How many chat systems do you use? If I look at my own device and exclude work-related Slack messages, I'd say 50 percent of my chats are in iMessage, 30 percent WhatsApp, and 20 percent are some mix of SMS, Snapchat, Instagram direct messages, Skype, Twitter DMs, and Facebook Messenger. My colleagues in Japan overwhelmingly use Line while my friends in China do the same with WeChat. My security-minded friends, meanwhile, all use Signal or Telegram. And still, there are many more chat systems to choose from.
That's probably why the XKCD comic above hit particularly close to home on Monday.
There was a time when universal chat clients were, well, universal, and worked with the most popular chat systems available. That's because chat was built around open protocols, just like the messaging protocols at the heart of email. Back in the aughts, I could chat with friends on AIM, Google Talk, ICQ, Yahoo, and MSN networks simultaneously via applications like Pidgin, Adium, and Trillian. Imagine it: a single app that provided base-level chat functionality between all your contacts, no matter their preferred service. But that was before the walled gardens were built by BlackBerry (née RIM), Apple, Facebook, Google, and others.
So who's going to build the universal chat client in 2017? Easy, Google and Apple; and you're already using it. It’s your phone.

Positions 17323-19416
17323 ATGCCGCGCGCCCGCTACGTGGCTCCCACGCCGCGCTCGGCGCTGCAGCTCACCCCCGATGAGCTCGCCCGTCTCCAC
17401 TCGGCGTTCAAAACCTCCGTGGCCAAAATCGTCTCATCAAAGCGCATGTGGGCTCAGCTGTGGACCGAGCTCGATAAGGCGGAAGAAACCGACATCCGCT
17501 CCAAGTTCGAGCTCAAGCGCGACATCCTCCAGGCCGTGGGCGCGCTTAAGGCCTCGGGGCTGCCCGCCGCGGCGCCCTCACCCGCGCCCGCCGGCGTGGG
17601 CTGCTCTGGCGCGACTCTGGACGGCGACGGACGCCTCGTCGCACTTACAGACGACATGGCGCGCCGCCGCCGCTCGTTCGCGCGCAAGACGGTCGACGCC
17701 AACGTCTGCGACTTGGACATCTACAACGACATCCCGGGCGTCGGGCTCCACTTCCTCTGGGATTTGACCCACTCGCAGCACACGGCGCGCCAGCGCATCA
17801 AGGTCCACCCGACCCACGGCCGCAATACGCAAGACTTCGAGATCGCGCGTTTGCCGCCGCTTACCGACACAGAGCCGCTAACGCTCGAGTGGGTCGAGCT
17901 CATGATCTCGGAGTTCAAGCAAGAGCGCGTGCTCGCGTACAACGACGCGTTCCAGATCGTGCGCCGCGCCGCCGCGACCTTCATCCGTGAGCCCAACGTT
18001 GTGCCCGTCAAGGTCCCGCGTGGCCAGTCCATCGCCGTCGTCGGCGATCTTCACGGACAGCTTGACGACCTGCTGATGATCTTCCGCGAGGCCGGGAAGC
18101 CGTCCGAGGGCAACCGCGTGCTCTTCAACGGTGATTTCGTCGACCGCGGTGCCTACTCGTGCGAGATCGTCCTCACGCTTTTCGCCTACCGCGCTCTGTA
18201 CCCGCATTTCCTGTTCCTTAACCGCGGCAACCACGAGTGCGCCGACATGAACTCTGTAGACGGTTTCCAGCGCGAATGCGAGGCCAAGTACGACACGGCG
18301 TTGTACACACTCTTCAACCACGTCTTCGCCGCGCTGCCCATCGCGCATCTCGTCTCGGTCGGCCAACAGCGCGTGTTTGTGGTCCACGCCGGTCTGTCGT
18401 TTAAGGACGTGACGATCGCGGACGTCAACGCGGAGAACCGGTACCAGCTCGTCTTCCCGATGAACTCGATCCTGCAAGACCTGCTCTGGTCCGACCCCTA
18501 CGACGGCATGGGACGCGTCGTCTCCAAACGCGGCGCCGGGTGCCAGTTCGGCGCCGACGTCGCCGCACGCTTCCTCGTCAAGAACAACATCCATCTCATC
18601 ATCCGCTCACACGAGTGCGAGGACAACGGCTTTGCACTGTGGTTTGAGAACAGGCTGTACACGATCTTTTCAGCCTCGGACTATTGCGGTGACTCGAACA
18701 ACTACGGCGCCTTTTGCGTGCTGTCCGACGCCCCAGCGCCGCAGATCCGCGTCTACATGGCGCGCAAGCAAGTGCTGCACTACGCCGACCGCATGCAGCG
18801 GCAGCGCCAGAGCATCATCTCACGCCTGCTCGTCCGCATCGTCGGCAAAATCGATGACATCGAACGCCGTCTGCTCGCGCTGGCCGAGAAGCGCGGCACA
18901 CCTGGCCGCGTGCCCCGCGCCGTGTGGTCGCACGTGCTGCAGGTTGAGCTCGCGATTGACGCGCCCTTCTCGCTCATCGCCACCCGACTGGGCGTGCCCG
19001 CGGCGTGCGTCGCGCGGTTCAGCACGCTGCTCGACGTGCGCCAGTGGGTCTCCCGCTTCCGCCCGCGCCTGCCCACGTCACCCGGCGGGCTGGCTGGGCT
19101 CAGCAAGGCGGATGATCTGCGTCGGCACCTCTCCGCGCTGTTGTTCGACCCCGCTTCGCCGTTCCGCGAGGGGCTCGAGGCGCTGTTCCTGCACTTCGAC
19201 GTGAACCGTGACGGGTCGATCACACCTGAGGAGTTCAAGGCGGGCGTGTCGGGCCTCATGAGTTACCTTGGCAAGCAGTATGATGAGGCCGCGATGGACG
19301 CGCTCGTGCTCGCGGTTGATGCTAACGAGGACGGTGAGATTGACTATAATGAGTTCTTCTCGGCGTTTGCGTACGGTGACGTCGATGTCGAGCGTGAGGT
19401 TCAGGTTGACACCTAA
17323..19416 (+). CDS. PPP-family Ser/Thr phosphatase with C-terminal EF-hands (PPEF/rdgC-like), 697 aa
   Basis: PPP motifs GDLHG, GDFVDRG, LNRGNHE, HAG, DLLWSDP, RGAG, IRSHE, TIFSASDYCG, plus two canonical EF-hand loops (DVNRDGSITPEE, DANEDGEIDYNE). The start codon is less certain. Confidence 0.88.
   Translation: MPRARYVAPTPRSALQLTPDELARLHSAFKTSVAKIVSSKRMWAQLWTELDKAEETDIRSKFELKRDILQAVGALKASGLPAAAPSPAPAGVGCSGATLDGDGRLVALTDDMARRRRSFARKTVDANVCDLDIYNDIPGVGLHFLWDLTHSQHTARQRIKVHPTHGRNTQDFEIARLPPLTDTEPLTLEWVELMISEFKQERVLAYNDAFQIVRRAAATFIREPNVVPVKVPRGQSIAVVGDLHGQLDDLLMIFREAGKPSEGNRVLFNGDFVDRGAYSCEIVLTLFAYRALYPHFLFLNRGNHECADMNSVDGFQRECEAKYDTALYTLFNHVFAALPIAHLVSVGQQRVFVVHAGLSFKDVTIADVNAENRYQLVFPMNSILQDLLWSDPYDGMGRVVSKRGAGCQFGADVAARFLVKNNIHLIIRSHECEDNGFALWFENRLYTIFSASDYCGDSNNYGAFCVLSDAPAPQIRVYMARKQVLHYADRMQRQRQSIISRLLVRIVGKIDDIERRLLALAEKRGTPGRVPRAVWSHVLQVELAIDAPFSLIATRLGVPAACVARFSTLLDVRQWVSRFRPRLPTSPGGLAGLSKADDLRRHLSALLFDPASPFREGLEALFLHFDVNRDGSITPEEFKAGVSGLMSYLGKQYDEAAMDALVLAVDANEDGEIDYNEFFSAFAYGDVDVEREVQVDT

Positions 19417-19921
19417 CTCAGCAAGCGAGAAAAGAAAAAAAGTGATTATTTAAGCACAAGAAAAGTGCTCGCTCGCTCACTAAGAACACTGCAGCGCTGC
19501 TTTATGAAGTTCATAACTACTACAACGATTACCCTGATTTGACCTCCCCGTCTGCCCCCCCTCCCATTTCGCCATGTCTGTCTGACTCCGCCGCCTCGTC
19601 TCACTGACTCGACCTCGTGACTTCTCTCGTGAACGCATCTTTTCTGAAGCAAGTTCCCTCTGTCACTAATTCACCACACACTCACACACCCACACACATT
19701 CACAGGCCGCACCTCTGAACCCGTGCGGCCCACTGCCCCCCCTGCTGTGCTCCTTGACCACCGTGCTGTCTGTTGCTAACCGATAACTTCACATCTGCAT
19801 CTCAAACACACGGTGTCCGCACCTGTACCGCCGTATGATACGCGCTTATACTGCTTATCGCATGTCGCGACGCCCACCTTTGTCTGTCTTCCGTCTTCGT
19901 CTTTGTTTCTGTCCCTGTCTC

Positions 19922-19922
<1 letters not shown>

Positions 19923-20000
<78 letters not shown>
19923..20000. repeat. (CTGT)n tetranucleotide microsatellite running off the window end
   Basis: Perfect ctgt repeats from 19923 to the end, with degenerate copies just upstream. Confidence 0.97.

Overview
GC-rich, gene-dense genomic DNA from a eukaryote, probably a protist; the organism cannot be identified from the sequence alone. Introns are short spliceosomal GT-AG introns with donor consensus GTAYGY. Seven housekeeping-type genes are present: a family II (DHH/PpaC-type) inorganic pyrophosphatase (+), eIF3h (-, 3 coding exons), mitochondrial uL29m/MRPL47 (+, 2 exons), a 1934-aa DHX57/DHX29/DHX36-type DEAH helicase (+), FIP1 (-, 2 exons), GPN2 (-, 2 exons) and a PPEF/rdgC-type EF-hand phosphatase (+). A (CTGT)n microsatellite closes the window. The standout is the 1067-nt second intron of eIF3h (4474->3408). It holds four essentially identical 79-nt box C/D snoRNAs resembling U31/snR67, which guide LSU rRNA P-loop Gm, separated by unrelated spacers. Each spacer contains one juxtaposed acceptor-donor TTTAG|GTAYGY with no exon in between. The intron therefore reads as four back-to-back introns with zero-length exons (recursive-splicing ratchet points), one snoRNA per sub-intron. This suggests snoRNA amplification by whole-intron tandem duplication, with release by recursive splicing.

iOS and Android already act like universal chat clients
As dire as the XKCD comic seems, our iOS and Android devices already act as universal chat clients. How many times have you responded to chats directly from your iOS or Android notification panels without even opening the apps? These advanced notifications obviate the need to remember which friend, colleague, acquaintance, or family member uses which chat system. You don't have to keep checking all your different apps to see who's chatting where because the OS keeps you up to date and orders each message chronologically. (Our phones also assign registered chat systems to everyone in our contacts, thereby taking the guesswork out of which app to use when starting a new conversation.) If you desire something richer, you can tap or swipe on those notifications to launch the appropriate app for a native experience that includes added features like typing alerts, stickers, read receipts, file transfers, and sometimes even bears.
It works for voice, too, even video. For example, just yesterday my iPhone's Phone app rang and it was my aunt calling from the US. But instead of a phone number, the incoming call listed her name and "Messenger Audio" because the Facebook Messenger app supports the Apple CallKit framework, making voice-over-IP calls indistinguishable from regular phone calls. WhatsApp, Skype, Viber, and many other VoIP-clients support CallKit as well, which means a consistent and known voice and video calling experience for iPhone users.
True, this go-between isn’t a perfect solution to solving app disparateness. But it’s at least as good as those universal chat apps ever were. And short of a messaging czar dictating a single global chat standard that everyone must use, it's a pretty good workaround, don't you think?